Marsh Hill, Erdington, Birmingham B23 7HY | Telephone: 0121 464 2920


The aim of the National Curriculum for writing is clear: to promote high standards of language and literacy by equipping pupils with a strong command of the spoken and written language, and to develop their love of literature through widespread reading for enjoyment. The national curriculum for English aims to ensure that all pupils:

  • read easily, fluently and with good understanding
  • develop the habit of reading widely and often, for both pleasure and information
  • acquire a wide vocabulary, an understanding of grammar and knowledge of linguistic conventions for reading, writing and spoken language
  • appreciate our rich and varied literary heritage
  • write clearly, accurately and coherently, adapting their language and style in and for a range of contexts, purposes and audiences
  • use discussion in order to learn; they should be able to elaborate and explain clearly their understanding and ideas
  • are competent in the arts of speaking and listening, making formal presentations, demonstrating to others and participating in debate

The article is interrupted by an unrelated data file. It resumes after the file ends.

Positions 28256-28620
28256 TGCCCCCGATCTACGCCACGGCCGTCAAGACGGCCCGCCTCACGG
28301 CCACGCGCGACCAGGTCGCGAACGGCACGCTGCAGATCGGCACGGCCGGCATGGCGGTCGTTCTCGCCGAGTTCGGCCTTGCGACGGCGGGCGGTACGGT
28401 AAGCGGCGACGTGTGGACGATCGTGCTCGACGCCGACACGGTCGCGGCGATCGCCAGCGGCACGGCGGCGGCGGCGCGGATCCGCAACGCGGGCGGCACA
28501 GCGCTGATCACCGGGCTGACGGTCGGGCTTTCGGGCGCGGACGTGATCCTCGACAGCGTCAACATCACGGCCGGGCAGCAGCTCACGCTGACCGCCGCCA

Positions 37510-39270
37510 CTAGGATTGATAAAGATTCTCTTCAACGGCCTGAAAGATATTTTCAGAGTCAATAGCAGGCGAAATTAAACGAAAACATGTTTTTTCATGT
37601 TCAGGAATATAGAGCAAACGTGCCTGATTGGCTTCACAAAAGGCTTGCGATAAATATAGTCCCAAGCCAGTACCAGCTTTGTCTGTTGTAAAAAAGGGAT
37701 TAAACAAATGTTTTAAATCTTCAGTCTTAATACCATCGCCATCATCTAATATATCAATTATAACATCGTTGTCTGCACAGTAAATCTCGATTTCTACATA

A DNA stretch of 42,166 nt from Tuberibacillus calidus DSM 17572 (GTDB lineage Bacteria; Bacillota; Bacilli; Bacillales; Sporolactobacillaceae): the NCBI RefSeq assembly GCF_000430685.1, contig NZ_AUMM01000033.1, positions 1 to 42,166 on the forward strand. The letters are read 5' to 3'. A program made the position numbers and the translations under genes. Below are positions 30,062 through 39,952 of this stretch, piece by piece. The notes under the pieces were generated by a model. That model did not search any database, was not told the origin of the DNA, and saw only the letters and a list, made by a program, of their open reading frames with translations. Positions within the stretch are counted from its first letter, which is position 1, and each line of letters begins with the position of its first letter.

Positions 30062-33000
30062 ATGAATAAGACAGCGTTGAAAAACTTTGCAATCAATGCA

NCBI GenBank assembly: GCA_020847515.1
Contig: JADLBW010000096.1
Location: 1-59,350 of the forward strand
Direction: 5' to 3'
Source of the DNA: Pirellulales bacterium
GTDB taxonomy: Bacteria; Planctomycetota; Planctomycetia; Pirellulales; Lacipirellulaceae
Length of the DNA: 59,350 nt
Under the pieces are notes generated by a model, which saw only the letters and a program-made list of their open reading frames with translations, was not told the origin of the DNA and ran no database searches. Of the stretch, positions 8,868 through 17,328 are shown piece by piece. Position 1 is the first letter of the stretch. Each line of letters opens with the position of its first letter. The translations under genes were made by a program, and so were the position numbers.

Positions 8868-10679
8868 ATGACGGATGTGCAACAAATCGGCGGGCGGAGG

All pupils should fulfil their potential regardless of ability, background, gender or ethnicity. By the time they leave us, they will have a command of English which will help them to flourish at secondary school and also later in life. Pupils will read easily, fluently and with good understanding, having developed the habit of reading widely, often and for pleasure. Pupils will acquire a wide vocabulary and an understanding of the conventions of reading, so that they are equipped to appreciate our rich and varied literary heritage. In writing, pupils will write confidently for purpose and audience, using the correct level of formality. They will have a very good understanding of the conventions of grammar and also a rich a varied vocabulary to draw upon, so that their writing is accurate and purposeful. Orally, pupils will have the ability to express themselves articulately and with confidence, having developed these skills in a wide variety of tasks and to varied audiences, using appropriate intonation and volume where required.  

Implementation: How is writing taught at Marsh Hill Primary School?